The place was a wreck when she bought it, rotten with termites and crumbling with damp. Elderly Mrs. Harrington had spent her long retirement nursing it back to health. She’d been as proud as a parent when it earned its historic marker. But now, unnerved by the whiff of scandal surrounding Joshua Martin, Harriet could hardly bear to look at his name on her plaque.
“My old house needs a new name,” she roared. She was, it seemed, slightly deaf. “And I think a good name would be Harrington.”
You couldn’t blame her for trying. But in the interest of historicity, we customarily christen homes after original owners. In this case some further research had turned up an owner named Robert Hoyle, so our decision should have been simple.
But then Dexter Davidson did what Dexter can’t stop himself from doing. He bowed to the lady’s wishes.
“I move,” said Dexter, “that we name this place the Harrington House.”
“Second,” said Sibyl MacDonald, and beamed at her close friend and neighbor, Harriet Harrington.
Perhaps it was the Pandora’s Box of trouble I saw ahead, when all the historic-home owners in town demand their own names on markers. Or maybe I was just jealous. After two years of inhaling plaster dust and scraping layers of wallpaper until my knuckles were bleeding, I wouldn’t have minded a plaque on my own house telling the world what I’d done.
“I don’t like this,” I heard myself saying, acutely aware of Mrs. Harrington seated directly behind me. “It’s going to blow up on us later.”
For a moment the board said nothing.
And then Lisa Tibb, of all people, a woman so timid and quiet that most of us couldn’t remember her name, adjusted her glasses, laid down her pencil and said in a small voice, “She’s right.”
It was an electric moment. The discovery that Lisa Tibb could talk shocked the board back to its senses, and within a few minutes we’d hammered out an acceptable compromise.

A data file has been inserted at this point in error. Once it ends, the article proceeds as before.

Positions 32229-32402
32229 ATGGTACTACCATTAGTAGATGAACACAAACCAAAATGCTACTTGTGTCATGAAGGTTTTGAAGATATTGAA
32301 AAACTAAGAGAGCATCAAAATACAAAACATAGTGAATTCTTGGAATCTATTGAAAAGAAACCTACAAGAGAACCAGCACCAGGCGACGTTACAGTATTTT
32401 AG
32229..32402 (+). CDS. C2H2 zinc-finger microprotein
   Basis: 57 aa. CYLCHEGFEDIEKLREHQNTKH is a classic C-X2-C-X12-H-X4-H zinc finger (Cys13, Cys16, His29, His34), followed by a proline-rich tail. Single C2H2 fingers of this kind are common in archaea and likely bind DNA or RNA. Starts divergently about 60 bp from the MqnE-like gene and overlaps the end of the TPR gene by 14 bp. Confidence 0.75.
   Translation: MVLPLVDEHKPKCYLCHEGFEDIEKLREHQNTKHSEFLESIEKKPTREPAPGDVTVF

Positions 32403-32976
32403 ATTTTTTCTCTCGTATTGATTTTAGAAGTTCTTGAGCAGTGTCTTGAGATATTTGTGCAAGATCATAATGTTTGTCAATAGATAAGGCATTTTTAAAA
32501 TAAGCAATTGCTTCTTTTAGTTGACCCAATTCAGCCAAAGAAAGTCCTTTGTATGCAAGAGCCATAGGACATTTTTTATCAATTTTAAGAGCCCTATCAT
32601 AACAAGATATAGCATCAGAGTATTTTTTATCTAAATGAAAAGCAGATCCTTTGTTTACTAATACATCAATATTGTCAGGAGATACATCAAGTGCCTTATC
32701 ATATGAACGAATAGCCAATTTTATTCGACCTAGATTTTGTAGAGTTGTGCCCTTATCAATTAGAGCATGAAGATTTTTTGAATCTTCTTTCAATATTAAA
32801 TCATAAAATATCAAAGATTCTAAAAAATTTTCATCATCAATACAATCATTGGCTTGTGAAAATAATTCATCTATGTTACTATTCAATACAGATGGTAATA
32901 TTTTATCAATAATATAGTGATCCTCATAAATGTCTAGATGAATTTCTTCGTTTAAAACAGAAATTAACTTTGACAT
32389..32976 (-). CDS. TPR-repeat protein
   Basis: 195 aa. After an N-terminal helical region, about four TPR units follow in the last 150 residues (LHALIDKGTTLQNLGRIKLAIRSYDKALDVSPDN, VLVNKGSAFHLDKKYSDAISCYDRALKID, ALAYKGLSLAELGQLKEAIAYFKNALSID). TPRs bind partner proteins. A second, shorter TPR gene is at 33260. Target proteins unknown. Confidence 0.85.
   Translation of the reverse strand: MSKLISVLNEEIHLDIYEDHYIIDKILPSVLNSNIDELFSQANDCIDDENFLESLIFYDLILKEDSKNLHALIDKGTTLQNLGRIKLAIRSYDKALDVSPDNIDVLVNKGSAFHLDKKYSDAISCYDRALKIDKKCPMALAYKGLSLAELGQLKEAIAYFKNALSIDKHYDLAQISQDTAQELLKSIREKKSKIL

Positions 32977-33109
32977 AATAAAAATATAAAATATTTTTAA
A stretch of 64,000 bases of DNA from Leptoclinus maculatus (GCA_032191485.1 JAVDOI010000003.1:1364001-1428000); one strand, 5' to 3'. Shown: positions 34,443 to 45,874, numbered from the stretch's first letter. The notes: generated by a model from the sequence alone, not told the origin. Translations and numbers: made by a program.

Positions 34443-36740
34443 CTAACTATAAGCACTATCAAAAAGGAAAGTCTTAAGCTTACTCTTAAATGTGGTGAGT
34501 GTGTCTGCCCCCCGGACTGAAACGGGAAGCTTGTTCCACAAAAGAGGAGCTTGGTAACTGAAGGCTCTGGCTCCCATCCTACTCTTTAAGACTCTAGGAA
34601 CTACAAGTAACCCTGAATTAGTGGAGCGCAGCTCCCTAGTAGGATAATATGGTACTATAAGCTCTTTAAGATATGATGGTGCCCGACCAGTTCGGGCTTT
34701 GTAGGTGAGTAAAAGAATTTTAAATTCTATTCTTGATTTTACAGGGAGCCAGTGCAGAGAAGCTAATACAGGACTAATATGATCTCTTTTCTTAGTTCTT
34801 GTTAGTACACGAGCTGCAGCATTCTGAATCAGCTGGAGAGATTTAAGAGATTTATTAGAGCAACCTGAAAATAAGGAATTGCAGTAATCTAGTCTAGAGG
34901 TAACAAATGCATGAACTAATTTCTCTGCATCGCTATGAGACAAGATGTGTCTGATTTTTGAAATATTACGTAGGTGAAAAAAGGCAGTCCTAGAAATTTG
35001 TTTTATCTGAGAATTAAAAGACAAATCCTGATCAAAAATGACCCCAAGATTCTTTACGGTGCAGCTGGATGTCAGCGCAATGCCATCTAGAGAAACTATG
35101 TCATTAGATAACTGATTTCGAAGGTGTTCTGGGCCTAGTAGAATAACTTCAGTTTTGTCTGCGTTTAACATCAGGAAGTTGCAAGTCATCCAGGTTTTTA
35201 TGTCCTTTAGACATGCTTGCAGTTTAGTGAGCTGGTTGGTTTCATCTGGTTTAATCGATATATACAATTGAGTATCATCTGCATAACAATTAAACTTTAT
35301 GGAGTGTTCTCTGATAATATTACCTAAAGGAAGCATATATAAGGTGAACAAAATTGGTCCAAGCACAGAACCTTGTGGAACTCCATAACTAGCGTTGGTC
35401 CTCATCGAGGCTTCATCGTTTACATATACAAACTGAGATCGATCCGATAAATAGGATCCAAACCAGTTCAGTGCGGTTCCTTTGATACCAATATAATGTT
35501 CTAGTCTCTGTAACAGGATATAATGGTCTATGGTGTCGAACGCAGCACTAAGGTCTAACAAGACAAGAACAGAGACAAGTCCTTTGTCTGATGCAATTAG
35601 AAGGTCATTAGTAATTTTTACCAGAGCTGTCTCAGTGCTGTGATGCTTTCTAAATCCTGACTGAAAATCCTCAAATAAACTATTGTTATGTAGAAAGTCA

The house would officially be known as “The Robert Hoyle House,” but Mrs. Harrington’s work would get a nod in the text of the plaque.
“Thank you for coming,” our chairman said kindly to Harriet Harrington, relieved that this issue was settled.
Mrs. Harrington smiled back blankly. She had not, we discovered later, heard a word we had said.
We were two items further down our agenda, racing toward an early adjournment, when suddenly there was an explosion that rocked us all in our chairs.
“What on earth do you mean by this?” It was Harriet Harrington, trembling with rage. The news had just gotten through. “Why can’t you call it The Harrington House?”
“I assure you, madam,” said Dexter Davidson, waxing gallant again, “I’d like to know the same thing.
All 14 board members stared at me, as if they’d forgotten the reason. And then, God bless her, Sibyl MacDonald stepped in and smoothed things over.
“Just let it go, Harriet,” she shouted. “I’ll explain it to you in the car.”
Before I joined the local board, I thought that historic preservation was strictly about saving buildings. But preservation, it turns out, is all about people, too.
It’s tugboat captains and merry widows and dogged descendants willing to fight to the death for the family name. It’s people like Harriet Harrington, who tackle restoration by inches and measure their progress in years. It’s all the people who somehow find time to show up at monthly meetings—the obliging Dexter Davidsons and the gentle Lisa Tibbs—in order to set aside for the future a little bit of the past.
When we phoned Alice Flagg to tell her we’d voted to cast a new marker, she didn’t exactly turn cartwheels.
“It’s your decision, of course,” she said. “But unless you call it ‘The Flagg House,’ we’re not going to pay for the plaque.”
In the end the board had to pick up the cost, out of our own meager budget, of removing Joshua Martin’s name from the house of his boss’s widow.
If Captain Flagg is resting in peace, I guess it was worth the cost.